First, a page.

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Middle East

Saudi deal to facilitate wider Middle East bond issuance

Saudi Arabia has finally come to the market with its long awaited bond, pipping Argentina’s record with a US$17.5bn deal – the largest-ever issuance from an emerging market entity. The bond came in tighter than some expectations, and will facilitate further bond issuances from Saudi corporates and across the Middle East.

Oct 20, 2016 // 4:31PM

The Saudi sovereign issued US$17.5bn across 5-year notes at UST+135bp to yield 2.58%, 10-year notes at UST+165bp to yield 2.83% and 30-year notes at UST+210bp to yield 4.62%. Citigroup, HSBC and JP Morgan led the bond sale, with Bank of China, BNP Paribas, Deutsche Bank, Goldman Sachs, Morgan Stanley, MUFG and NBC Capital joining in additional roles.

Final pricing came in tighter than IPTs by 25bp for the 5-year, 20bp for the 10-year and 25bp for the 30-year deal. This followed an orderbook that reached around US$67bn consisting mainly of US and Asian investors.

“Pricing has come in tighter than my original expectations,” said Anita Yadav, head of fixed income research at Emirates NBD, adding however that on a relative basis it looks to be in the fair value range.

“Given that the Saudi bond was mostly placed in the hands of international investors, a lot of local investors are trying to get their hands on it which has left the country’s bonds well bid in the secondaries,” she said.

The substantial level of demand – including unmatched demand – means there may also be scope for further tightening in the secondary market, and reinforces the fact that Saudi Arabia appears to have stolen the limelight with its issuance – to the point where investors are not even looking at other regional buys.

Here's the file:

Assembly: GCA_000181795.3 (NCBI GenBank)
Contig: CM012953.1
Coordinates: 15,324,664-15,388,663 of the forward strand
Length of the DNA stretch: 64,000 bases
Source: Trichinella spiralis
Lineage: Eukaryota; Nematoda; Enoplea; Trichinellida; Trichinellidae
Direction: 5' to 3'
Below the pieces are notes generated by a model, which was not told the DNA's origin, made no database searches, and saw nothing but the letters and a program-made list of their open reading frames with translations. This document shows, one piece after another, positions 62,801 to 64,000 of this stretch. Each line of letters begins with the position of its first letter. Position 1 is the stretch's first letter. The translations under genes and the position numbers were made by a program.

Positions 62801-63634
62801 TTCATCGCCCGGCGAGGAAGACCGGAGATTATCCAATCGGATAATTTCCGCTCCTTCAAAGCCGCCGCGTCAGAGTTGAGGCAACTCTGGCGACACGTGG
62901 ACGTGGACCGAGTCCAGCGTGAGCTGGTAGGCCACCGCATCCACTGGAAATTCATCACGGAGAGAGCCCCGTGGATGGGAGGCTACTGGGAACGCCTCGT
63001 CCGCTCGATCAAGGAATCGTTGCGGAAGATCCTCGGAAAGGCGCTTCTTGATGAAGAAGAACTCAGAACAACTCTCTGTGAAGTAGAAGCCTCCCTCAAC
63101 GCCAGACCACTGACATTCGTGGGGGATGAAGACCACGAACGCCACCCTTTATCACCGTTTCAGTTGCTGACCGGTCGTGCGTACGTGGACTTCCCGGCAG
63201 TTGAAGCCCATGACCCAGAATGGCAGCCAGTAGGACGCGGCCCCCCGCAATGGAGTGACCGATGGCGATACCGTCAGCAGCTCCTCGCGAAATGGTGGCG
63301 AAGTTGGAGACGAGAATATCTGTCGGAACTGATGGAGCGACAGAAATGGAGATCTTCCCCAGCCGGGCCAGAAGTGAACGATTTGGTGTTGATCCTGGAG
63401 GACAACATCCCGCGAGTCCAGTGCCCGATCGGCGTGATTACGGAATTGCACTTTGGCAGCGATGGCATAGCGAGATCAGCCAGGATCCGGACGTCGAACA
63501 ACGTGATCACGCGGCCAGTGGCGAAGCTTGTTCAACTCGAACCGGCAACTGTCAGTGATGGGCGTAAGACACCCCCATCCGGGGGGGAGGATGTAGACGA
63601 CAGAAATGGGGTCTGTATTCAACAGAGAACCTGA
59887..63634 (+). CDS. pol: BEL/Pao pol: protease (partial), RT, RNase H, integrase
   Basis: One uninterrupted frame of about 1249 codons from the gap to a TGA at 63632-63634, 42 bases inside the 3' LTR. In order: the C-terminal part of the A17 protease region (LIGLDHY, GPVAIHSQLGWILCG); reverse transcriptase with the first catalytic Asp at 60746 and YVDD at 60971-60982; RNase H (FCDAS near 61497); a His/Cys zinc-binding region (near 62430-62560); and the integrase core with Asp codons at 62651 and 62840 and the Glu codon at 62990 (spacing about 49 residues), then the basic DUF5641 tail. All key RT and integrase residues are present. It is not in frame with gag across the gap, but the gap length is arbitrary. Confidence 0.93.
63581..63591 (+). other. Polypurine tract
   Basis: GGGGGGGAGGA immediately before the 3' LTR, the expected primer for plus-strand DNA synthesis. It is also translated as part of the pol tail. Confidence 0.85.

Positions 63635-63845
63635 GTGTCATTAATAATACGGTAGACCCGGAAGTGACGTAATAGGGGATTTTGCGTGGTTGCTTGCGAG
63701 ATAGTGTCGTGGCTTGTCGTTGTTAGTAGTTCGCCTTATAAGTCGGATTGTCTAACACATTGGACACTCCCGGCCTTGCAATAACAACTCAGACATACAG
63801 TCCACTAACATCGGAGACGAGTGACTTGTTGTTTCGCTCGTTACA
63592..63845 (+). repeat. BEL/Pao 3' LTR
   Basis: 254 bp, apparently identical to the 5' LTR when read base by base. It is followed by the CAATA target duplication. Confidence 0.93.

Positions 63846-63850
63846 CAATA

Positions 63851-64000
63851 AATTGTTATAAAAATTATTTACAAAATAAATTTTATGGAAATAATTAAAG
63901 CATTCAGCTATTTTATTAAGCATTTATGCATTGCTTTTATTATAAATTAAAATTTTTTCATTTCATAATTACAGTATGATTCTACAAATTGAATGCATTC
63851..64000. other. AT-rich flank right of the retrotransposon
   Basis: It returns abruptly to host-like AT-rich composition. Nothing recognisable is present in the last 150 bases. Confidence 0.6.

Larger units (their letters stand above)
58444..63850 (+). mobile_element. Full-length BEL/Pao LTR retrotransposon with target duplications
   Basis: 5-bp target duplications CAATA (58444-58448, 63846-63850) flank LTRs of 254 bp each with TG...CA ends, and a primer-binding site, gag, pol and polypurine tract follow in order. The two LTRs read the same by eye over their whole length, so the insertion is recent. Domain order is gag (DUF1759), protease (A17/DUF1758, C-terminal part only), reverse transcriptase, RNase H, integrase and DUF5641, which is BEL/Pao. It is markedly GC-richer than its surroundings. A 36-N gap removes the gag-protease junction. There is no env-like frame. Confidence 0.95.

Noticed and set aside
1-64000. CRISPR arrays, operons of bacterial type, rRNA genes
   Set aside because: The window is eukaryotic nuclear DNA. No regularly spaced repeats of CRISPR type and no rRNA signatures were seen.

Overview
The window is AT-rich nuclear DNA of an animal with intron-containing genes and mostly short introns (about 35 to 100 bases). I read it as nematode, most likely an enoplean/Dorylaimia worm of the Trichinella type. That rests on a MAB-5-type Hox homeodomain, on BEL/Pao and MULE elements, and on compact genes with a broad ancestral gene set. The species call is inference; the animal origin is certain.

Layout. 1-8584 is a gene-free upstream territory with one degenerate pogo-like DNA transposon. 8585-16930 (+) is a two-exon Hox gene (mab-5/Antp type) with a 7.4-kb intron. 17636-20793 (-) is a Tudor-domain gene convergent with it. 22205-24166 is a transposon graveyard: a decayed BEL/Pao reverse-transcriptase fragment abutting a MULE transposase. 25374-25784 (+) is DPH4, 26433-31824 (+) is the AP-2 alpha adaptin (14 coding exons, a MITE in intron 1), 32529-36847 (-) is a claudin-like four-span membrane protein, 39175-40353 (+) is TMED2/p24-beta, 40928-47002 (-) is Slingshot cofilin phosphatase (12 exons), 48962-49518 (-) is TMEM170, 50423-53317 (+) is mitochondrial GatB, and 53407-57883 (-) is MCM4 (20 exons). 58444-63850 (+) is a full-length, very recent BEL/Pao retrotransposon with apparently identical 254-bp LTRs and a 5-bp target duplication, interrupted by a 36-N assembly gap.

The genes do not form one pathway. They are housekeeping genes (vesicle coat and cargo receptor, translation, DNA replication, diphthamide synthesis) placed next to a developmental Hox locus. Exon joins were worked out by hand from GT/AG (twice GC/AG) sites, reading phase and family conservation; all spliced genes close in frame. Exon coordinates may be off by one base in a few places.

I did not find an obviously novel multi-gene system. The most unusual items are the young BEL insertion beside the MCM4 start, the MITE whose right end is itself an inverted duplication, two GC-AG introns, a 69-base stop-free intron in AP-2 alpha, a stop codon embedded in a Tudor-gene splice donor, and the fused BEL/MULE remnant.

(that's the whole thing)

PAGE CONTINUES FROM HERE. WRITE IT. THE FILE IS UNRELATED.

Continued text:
“Right now, secondary market trading is all about Saudi government bonds. Not much is happening in the rest of the space,” Yadav stated.

Despite the spotlight focussing firmly on Saudi Arabia, debt from across the GCC in particular will likely benefit from elevated investor demand.

The tight pricing achieved on the Saudi bond is positive for local GCC bonds, as spreads in the secondary market on the rest of these bonds will also tighten. A senior banker who worked on the deal noted that pricing across Middle Eastern debt was now around 10bp tighter than before Saudi Arabia launched its deal.

Slightly tighter spreads, combined with the fact that across the GCC, sovereigns still have sizeable budget deficits that need funding means issuance from the region is likely to continue, and could lead borrowers to favour bonds over syndicated loans due to improving pricing conditions and increased investor appetite.

Yada added that Saudi corporates, particularly the large ones like SECO, SABIC, Saudi Telecom and Aramco will also be encouraged to issue more debt in the international bond market to fund their ongoing capex needs – with the markets are now expecting numerous corporate issuances. 

Middle East Deals

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